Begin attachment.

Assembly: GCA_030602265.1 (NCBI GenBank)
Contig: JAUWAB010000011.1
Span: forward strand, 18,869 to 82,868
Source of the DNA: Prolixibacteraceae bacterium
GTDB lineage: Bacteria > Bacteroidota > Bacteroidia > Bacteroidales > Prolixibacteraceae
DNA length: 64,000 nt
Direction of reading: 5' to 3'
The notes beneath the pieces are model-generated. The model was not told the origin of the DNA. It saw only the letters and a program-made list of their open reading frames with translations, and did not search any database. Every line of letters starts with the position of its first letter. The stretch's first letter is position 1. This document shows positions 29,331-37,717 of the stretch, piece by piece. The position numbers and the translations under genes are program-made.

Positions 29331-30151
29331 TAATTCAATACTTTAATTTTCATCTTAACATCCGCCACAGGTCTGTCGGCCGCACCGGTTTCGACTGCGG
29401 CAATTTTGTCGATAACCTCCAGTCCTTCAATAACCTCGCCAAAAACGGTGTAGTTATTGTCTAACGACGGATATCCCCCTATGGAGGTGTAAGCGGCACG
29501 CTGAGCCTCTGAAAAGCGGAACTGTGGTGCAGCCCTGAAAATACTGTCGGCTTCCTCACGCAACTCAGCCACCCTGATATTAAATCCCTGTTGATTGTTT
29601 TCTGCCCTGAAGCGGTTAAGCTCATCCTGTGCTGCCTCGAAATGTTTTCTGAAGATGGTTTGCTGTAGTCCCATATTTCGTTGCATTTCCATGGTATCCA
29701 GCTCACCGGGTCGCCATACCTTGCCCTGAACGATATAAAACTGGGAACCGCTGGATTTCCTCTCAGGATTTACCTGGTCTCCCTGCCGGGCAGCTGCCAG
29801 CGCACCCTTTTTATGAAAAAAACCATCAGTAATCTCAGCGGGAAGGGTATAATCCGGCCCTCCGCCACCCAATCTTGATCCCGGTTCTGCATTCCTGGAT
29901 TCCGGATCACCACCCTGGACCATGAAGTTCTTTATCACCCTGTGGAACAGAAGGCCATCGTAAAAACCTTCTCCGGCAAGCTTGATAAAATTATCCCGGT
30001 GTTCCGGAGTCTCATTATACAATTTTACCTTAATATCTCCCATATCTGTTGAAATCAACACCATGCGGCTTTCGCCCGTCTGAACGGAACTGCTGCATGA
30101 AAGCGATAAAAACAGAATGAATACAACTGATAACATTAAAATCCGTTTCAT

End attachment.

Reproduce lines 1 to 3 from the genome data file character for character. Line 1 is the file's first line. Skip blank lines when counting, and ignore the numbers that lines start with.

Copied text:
Assembly: GCA_030602265.1 (NCBI GenBank)
Contig: JAUWAB010000011.1
Span: forward strand, 18,869 to 82,868